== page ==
Monday, May 6, 2019

Murder at the 42nd Street Library

Murder at the 42nd Street Library (2016) by Con Lehane 

[from the back cover]
This first book in an irresistible new series introduces librarian and reluctant sleuth Raymond Ambler, a doggedly curious fellow who uncovers murderous secrets hidden behind the majestic marble façade of New York City’s landmark 42nd Street Library.

Murder at the 42nd Street Library follows Ambler and his partners in crime-solving as they track down a killer, shining a light on the dark deeds and secret relationships that are hidden deep inside the famous flagship building at the corner of 42nd Street and Fifth Avenue.

In their search for the reasons behind the murder, Ambler and his crew uncover sinister, and profoundly disturbing, relationships among the scholars studying in the iconic library. Included among the players are a celebrated mystery writer who has donated his papers to the library’s crime fiction collection; that writer’s long-missing daughter, a prominent New York society woman with a hidden past, and more than one of Ambler’s colleagues at the library. Shocking revelations lead inexorably to the traumatic events that follow―the reading room will never be the same.

[My take:]
Okay....Well. I can't say that this is "irresistible." In fact, I pushed myself to finish the thing simply because I wanted to find out how many deaths I could rack up for Rick's Medical Examiner Challenge. Otherwise, I probably would have ditched it as a "Did Not Finish." I was extremely disappointed in what seemed to me to be a great-sounding story. Celebrated mystery writer. A research library with a crime fiction collection. People with hidden pasts. Shocking revelations and traumatic events. A nosy crime fiction research librarian to play amateur detective. What's not to like? Well...the nosy crime fiction research librarian for one. All the coincidences that happen for another. The messy plot. The REALLY big coincidence at the end. The endless side stories that seem to be intended as red herrings that somehow tie together because coincidences. (Did I mention there were all these coincidences?) An attempt by the author to combine all sorts of crime genres into one. We start out with what seems to be a cozy atmosphere and take a detour through an attempt at sleazy (near-porn) pulp. Then we wander around with a police procedural for a bit and throw in a bit of romantic mystery for good measure.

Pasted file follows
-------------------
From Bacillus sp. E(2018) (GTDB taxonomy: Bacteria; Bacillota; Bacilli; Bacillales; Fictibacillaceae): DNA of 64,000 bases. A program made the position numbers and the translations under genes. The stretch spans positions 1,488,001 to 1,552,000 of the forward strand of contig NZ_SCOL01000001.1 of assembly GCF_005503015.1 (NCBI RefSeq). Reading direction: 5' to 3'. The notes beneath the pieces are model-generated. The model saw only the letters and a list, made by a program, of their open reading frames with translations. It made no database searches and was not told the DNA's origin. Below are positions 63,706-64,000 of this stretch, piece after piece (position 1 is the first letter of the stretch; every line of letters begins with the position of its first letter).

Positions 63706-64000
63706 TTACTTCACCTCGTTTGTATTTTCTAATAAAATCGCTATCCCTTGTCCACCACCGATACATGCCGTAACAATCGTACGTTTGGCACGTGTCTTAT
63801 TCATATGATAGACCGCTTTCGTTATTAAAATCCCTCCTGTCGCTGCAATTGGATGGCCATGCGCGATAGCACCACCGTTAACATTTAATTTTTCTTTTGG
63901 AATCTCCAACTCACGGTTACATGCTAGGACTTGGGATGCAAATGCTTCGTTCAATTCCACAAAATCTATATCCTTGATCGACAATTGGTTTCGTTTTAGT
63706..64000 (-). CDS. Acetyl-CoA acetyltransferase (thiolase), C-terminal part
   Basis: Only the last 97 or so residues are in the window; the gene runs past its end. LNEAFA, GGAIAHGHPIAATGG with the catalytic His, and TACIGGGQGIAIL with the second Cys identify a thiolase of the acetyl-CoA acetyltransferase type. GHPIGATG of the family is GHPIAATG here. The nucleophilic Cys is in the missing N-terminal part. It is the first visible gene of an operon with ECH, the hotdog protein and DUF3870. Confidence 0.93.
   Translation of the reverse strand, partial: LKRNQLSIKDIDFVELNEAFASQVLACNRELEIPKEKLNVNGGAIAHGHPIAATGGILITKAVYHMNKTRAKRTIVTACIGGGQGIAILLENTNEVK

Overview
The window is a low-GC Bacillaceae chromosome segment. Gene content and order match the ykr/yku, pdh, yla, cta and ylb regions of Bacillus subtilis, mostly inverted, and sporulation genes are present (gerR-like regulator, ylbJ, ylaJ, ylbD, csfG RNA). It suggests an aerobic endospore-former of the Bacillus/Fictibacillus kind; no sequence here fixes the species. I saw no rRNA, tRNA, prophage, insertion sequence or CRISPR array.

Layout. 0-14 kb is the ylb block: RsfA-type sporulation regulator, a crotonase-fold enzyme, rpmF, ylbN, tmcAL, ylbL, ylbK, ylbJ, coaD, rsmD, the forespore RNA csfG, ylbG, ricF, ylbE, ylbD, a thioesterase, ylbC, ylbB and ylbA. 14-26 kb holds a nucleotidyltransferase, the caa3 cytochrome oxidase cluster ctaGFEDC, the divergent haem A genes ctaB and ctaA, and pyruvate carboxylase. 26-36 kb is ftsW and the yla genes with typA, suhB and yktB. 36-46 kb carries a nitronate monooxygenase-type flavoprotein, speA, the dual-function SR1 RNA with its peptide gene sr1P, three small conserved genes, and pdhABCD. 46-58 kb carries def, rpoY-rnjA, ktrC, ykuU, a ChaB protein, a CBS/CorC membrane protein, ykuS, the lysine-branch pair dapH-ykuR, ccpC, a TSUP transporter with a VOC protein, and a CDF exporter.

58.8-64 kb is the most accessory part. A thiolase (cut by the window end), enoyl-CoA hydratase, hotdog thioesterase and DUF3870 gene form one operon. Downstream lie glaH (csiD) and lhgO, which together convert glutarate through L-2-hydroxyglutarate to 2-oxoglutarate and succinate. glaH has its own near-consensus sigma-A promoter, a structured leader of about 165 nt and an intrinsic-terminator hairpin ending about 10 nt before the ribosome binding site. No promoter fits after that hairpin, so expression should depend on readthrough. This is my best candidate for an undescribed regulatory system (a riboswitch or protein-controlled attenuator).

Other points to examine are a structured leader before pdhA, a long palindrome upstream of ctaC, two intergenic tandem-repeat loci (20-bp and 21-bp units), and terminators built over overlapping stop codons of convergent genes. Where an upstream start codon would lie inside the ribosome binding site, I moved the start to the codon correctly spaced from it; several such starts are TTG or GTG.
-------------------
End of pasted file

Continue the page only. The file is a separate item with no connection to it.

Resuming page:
To say this was a disappointing read would be an understatement. It might have helped if we had spent any sort of time at the library mentioned in the title. All the people who work at said library? Well, they don't actually seem to--work, that is. They spend a great deal of time talking to one another when they are there and then spend the rest of the time taking lunch breaks or wandering off to have drinks.  --maybe.

Deaths = five (gunshot) I think I caught them all--but seriously, I was skimming there for quite a bit and may have missed somebody's death. I don't think it would have helped the story any if I had noticed more deaths.....
April = pub date


Andrea Stoeckel said...

I read this book when it was on NetGalley, in part because my spouse used to work in the NYPL system. I wasn’t fact, it was one of the first “conversations “I had with an author where I wasn’t happy, and it may have been because I know something about the NYPL and asked some specific questions

Bev Hankins said... just wasn't a winner. I've not been to the library in New York, but it seemed like the one in the book could just be any random library.

Debbie Rodgers said...

That generic feel and -- as you said -- a terrible plot. I was also greatly disappointed.

Jean said...

How disappointing. I would love to read a great mystery set at the NYPL! This apparently is not it.

Bev Hankins said...

Jean: It definitely is not.

Carissa (Regency Woman) said...

Awww, what a shame. I was hoping it might be interesting, but oh well. I don't think I'll spend my time on it.